“How the mightly have fallen” could apply with equal force to pine trees after a storm as politicians after an election. Pine trees (Pinus spp.) Are hardy North American natives but their standing for toppling in moist winter storms makes some hope to plant them. Prior to rule out upgrading your lawn with a beautiful evergreen, comprehend the factors which make trees fall and what you could do to affect them.
Roots are a tree foundation and anchor. The wider, deeper and stronger a tree’s roots, the better it can withstand flooding and wind. Pine-tree origins are not, by nature, shorter or poorer compared to deciduous tree roots. Root length varies among species but pine roots typically distribute more than two times the height of the tree. But urbanization takes it toll on tree roots. In case a pine grove is thinned for house construction, the origins of remaining trees are damaged and can begin to decay. Similarly, pines planted in shallow soil or in an area with bedrock will not develop the deep origins they should survive a storm. If you care about your pine’s health, then do not allow its root area to be excavated or compacted.
Intuitively, it seems the more water that saturates the soil, the more likely a tree is to drop, but this isn’t necessarily the situation. Watery soil isn’t simply dirt that has been dampened, it is dampened soil which isn’t draining. Sandy soils drain off water fast while clay soils hold onto water. Based on an article in the March 1988 issue of “Journal of Ecology,” the rooting firmness of very sandy soil may increase with water. Moreover, trees with weakened origins blow over after just a little bit of rain or none in any way. Planting a pine in well-draining dirt provides the tree critical protection from storms.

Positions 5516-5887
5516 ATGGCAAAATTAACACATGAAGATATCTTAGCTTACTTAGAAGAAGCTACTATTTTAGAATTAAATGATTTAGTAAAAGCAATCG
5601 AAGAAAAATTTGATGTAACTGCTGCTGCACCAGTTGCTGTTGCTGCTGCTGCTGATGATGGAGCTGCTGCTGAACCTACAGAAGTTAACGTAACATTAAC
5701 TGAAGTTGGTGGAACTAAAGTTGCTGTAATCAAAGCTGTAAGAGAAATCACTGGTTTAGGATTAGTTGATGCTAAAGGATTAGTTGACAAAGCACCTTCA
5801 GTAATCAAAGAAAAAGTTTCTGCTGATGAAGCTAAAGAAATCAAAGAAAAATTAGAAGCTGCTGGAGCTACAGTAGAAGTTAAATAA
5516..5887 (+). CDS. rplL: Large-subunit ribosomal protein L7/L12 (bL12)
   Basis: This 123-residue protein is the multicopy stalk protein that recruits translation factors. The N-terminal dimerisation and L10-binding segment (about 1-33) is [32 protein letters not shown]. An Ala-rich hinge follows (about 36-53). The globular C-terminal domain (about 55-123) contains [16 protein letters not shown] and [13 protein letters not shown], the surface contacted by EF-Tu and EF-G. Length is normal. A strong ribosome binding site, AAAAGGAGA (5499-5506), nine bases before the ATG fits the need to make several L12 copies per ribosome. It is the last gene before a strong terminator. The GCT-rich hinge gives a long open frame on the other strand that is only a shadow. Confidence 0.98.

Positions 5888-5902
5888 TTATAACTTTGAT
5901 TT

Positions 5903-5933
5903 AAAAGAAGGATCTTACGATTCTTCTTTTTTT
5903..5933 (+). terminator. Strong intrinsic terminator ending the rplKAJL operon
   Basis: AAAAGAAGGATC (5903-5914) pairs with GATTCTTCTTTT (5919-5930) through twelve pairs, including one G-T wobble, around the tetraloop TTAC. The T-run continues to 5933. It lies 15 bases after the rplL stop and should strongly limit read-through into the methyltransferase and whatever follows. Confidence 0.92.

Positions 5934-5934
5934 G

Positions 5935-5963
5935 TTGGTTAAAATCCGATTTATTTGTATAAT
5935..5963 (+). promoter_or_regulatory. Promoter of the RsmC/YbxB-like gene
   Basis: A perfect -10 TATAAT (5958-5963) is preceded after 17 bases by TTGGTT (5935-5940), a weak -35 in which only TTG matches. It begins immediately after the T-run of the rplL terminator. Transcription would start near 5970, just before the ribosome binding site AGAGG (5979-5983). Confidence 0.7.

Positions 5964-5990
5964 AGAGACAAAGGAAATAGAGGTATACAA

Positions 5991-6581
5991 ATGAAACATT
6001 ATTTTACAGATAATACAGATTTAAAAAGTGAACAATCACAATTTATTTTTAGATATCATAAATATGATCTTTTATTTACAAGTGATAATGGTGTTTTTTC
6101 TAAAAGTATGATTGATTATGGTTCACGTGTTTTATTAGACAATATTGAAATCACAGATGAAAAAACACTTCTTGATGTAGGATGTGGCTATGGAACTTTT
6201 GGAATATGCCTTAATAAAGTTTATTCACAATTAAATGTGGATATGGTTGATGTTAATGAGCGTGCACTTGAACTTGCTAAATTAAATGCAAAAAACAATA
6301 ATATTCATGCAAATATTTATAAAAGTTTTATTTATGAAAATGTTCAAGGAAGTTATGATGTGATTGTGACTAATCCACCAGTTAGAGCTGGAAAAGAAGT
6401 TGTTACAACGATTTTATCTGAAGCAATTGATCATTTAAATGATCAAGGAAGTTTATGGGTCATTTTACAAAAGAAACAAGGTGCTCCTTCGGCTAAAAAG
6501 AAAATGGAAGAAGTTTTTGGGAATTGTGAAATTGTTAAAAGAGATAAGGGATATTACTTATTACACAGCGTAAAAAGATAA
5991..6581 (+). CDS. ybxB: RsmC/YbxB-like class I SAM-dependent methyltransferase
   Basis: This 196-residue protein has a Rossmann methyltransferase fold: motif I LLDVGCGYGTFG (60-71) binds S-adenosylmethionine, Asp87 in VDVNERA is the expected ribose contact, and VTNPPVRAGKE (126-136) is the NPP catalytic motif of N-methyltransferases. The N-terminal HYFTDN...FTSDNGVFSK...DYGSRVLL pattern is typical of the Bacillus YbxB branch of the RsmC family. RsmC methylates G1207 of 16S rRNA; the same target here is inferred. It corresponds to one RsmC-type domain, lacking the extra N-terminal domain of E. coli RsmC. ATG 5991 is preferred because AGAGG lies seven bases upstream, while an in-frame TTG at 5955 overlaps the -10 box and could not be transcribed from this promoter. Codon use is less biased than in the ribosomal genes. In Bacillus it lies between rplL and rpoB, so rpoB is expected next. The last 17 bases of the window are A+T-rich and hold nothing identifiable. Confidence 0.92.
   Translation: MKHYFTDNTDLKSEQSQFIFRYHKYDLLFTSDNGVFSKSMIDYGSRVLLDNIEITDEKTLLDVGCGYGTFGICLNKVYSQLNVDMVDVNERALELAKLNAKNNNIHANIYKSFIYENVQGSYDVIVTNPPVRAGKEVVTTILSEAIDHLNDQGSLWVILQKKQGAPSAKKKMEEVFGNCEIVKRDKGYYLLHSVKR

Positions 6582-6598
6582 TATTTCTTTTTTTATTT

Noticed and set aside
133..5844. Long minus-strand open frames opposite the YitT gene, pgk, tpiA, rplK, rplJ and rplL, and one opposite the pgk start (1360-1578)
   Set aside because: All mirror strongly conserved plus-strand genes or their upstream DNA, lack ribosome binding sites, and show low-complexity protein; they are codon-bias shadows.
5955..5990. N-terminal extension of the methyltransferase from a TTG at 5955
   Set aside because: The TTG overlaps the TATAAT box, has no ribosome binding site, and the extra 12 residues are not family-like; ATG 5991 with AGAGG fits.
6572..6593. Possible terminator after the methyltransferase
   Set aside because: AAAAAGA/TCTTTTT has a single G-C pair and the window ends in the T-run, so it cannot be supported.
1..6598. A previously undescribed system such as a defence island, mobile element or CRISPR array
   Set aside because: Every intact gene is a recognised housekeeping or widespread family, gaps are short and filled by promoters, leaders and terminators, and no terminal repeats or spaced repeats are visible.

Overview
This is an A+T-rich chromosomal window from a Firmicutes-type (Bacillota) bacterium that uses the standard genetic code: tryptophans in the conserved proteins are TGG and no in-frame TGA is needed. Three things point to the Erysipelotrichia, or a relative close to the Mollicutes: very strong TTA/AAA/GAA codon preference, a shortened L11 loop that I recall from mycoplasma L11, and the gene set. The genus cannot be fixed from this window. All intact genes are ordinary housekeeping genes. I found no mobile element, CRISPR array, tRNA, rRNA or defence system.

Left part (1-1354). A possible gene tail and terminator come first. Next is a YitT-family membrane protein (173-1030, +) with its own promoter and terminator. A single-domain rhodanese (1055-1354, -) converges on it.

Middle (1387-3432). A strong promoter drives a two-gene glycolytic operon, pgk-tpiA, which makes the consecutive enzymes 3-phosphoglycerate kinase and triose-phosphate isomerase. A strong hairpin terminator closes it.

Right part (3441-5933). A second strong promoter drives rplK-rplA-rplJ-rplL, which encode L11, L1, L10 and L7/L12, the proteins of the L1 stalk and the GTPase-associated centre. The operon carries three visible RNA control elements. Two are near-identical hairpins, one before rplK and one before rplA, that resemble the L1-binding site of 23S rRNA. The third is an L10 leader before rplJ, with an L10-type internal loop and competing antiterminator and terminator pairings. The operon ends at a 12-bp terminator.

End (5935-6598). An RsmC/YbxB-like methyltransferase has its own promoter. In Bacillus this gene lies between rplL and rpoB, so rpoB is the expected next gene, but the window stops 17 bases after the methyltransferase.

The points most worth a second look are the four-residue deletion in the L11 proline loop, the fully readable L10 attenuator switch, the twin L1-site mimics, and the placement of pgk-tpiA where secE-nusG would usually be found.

Windthrow is an important factor in tree toppling. To comprehend windthrow, consider how a lever works: You wedge the underside of a long pole under an object, then thrust against the pole. The force required to move the item is much less than if you tried to give it a push. In a storm, tree trunks act like levers. The wind pushing against the back and canopy applies force into the origins of the tree, a force which increases with the height of the tree.
Pine trees are especially prone to wind because they are often the tallest trees from the forest. Many pines are fast-growing species which pioneer a site and fast rise to dominance. As the overstorey forest layer, pines suffer most from windthrow and possess least protection from surrounding trees. In addition, their evergreen status means they hold a significant canopy to the top of the tree all winter, making them more of a goal in high winds. Selecting briefer pine species and planting with some wind protection can reduce the danger of a toppling tree.